“Try a bite,” I urged.
She did, and winced. Then she explained.
Sus is a supertaster—and she would prefer to leave this particular superpower behind. Again and again she has to explain that she is not just “a picky eater,” as she has been branded her entire life. This is genetic: She was born with more taste buds than most of us, therefore registers the slightest bitterness as exponentially more bitter than what I am tasting. Sweets taste sweeter to her, too—but that is just fine. She sighs and shakes her head over the “new and improved” Butterfinger, for example, because it lost some of that sweetness.
I had not even noticed a difference. But sure enough, the company says it switched to more peanutty peanuts, added cocoa, and took away the hydrogenated oils. The new version is officially touted as less sweet.
“You should do a blindfolded Pepsi and Coca-Cola test on me,” Sus suggests. (She opts for Pepsi every time.) “I can even tell when Pepsi gets within six weeks of its expiration date,” she adds. “The flavor gets skunky.”
I swallow hard. I have drunk Coke that was a year past its expiration date. She sees my expression and retorts, “No one would dare laugh if I said beer was skunky, or wine was off. Alcohol is sacred. Real people drink alcohol. And if you don’t….”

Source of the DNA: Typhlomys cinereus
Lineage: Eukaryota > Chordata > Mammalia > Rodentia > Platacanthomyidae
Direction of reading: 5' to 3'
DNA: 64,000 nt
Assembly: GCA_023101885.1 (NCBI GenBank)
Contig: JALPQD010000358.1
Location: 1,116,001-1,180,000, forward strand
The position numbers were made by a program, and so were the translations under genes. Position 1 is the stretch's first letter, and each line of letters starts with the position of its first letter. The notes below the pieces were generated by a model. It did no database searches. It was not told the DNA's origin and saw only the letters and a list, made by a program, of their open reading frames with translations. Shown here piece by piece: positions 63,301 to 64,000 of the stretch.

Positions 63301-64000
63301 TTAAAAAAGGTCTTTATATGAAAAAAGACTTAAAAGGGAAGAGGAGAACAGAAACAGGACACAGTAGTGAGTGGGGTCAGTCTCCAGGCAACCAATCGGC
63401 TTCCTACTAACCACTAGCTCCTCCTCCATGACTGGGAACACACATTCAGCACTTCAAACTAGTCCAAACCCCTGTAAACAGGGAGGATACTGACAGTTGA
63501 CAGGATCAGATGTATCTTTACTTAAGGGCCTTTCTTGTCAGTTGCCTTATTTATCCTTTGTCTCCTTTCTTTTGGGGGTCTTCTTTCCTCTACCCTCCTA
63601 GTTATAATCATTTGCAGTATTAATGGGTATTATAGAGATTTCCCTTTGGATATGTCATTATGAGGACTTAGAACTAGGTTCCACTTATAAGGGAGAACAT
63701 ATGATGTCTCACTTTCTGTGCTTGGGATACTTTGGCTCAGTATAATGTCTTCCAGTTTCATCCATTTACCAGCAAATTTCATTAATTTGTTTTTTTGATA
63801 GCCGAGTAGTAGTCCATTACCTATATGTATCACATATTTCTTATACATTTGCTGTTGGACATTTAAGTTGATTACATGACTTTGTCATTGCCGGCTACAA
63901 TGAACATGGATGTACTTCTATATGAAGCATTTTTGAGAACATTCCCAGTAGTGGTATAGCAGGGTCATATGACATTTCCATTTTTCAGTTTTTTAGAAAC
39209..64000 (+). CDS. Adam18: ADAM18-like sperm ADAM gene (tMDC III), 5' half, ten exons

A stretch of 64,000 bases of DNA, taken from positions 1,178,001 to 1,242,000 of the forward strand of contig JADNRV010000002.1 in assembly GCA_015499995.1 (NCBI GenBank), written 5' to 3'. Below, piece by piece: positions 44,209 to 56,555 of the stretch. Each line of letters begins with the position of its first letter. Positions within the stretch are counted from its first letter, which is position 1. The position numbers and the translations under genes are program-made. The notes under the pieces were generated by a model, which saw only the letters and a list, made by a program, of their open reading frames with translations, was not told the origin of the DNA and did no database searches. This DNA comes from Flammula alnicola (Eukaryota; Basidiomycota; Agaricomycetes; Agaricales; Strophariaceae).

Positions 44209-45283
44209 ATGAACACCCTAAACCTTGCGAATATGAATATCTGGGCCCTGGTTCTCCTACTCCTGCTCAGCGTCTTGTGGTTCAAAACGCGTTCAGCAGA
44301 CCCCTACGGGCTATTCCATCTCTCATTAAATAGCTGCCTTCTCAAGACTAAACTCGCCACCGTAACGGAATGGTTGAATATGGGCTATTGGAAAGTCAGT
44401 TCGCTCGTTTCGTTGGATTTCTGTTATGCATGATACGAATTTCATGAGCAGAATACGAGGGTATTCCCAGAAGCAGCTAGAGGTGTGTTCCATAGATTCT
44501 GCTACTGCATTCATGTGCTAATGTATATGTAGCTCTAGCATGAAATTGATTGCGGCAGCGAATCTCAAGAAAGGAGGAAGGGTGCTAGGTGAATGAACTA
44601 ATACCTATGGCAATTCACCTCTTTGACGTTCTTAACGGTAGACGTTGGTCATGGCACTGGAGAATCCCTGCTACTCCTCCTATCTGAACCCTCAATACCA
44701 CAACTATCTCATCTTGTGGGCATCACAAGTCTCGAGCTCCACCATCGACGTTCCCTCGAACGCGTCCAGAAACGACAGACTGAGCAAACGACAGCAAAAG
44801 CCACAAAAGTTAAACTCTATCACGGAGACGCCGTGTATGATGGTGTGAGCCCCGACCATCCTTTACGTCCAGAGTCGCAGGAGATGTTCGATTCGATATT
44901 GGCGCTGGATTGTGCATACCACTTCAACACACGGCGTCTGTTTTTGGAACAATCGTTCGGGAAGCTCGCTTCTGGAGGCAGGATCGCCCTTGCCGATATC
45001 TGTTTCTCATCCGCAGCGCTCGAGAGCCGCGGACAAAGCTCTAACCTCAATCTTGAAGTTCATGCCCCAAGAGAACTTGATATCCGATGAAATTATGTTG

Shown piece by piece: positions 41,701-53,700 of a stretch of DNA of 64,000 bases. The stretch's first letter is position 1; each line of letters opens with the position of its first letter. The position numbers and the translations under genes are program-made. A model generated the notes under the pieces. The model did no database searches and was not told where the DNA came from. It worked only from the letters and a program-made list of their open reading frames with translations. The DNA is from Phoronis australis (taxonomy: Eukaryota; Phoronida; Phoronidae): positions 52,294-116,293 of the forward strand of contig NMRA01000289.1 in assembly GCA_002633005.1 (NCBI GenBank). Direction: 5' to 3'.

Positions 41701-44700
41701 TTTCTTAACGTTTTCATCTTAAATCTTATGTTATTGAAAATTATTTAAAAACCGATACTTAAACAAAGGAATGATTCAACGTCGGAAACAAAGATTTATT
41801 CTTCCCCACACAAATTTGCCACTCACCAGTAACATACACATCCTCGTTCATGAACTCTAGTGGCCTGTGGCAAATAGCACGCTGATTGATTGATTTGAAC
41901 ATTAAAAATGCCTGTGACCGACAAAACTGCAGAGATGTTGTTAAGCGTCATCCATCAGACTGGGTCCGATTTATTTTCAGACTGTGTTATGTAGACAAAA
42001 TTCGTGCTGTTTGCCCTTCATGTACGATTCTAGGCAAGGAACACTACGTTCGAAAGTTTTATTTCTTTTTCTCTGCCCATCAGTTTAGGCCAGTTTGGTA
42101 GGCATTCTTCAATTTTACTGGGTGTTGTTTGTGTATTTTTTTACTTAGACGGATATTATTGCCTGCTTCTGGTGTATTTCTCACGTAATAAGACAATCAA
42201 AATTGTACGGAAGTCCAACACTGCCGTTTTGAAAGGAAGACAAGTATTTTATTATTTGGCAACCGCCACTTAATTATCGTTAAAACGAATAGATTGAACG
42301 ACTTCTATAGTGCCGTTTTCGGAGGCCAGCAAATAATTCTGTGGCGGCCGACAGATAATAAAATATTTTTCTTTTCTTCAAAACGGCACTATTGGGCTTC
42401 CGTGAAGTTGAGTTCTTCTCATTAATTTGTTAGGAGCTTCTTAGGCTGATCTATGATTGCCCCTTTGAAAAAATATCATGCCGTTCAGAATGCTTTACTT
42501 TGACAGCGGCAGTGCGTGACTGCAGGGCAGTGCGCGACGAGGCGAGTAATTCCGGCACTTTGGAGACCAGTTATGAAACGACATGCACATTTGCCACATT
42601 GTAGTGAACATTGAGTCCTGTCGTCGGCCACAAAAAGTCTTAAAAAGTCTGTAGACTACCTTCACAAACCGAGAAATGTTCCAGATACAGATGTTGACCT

She is perfectly happy with her Pepsi, sweet tea, or tapwater over ice—but the rest of us keep pressing her to “try a sip.” “Bet you’ll like this one.” “You’re kidding! You don’t like this? It’s the reserve vintage….” When she asked for icewater, her hostess suggested a sparkling water with slices of lemon. Sus geared up for another polite refusal.
I have often been the one urging the bubbly water, unable to fathom how a guest could prefer lukewarm tap water to my frosted wine glass, the sparkling water infused with fruit, the ice cubes tiny and tinkling like bells…. But they do. Often. And why on earth does that annoy me? Because I am trying to please them and they will not let me? Yet they prefer their tapwater, a fact my brain is too sure of itself to even acknowledge as valid.
“Since all my friends know I’m ‘picky,’” Sus continues, “I don’t get evening invites. I get lunch invites, to boring places.” When you think of all that can happen at dinner—the candle glow of friendship and shared experience, that fizz of indulgence and exploration, the freedom of being off, free from prep and cleanup, and out in the world on a grown-up field trip, seeing someone interesting across the room, laughing through three courses, tumbling out into the dark sated and content and a wee bit tipsy…. Lunch does not come close.